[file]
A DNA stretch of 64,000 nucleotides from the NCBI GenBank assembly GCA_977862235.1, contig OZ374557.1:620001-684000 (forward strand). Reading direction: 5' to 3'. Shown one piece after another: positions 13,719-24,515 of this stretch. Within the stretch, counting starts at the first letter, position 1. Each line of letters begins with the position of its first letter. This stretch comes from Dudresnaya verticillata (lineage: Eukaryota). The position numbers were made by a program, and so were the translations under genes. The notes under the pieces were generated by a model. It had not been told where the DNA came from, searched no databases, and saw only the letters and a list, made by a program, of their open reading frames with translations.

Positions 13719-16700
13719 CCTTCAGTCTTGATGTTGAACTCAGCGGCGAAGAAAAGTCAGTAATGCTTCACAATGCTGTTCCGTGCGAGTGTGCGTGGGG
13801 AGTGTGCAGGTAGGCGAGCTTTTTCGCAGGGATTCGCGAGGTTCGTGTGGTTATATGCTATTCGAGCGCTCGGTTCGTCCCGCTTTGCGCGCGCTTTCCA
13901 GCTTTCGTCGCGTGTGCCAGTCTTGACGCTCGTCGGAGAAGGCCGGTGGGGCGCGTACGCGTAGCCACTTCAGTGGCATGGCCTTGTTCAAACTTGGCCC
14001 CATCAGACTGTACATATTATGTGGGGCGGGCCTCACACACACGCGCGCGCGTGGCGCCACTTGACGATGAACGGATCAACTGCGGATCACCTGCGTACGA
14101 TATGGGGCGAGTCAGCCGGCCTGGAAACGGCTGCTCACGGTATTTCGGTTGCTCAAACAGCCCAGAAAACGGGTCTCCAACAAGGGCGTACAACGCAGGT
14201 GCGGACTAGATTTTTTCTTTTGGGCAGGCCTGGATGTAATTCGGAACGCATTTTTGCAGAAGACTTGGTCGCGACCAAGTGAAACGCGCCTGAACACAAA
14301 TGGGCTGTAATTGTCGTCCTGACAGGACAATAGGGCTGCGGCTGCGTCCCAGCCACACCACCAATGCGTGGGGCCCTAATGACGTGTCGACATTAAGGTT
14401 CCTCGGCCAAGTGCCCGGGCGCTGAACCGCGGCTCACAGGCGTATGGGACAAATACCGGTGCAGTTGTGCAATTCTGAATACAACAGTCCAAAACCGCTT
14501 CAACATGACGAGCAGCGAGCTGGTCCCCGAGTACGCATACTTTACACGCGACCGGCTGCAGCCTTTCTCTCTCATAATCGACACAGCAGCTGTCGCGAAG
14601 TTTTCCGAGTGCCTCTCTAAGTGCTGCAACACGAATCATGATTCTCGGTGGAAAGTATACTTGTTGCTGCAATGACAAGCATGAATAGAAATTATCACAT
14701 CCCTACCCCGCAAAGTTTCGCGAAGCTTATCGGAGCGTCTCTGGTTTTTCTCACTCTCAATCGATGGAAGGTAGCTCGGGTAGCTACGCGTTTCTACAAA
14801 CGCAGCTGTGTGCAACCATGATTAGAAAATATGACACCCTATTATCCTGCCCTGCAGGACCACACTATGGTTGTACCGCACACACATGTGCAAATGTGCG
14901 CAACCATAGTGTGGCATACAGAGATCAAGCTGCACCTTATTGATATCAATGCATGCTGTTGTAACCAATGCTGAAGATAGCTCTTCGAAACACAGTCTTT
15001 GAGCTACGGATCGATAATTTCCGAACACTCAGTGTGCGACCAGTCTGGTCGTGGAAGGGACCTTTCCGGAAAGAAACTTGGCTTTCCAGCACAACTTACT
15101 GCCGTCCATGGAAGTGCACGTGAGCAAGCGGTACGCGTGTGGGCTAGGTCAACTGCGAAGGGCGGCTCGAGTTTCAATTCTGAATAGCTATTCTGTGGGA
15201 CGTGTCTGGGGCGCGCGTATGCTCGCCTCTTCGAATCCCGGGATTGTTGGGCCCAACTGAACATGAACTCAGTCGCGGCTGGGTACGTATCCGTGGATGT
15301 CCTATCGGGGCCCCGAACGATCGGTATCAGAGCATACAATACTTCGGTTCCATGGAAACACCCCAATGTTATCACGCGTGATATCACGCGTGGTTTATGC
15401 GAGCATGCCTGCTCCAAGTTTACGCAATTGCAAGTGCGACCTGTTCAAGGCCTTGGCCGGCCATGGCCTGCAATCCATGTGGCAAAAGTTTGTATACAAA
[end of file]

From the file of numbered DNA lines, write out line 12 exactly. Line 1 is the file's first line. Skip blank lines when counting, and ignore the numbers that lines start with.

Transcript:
14601 TTTTCCGAGTGCCTCTCTAAGTGCTGCAACACGAATCATGATTCTCGGTGGAAAGTATACTTGTTGCTGCAATGACAAGCATGAATAGAAATTATCACAT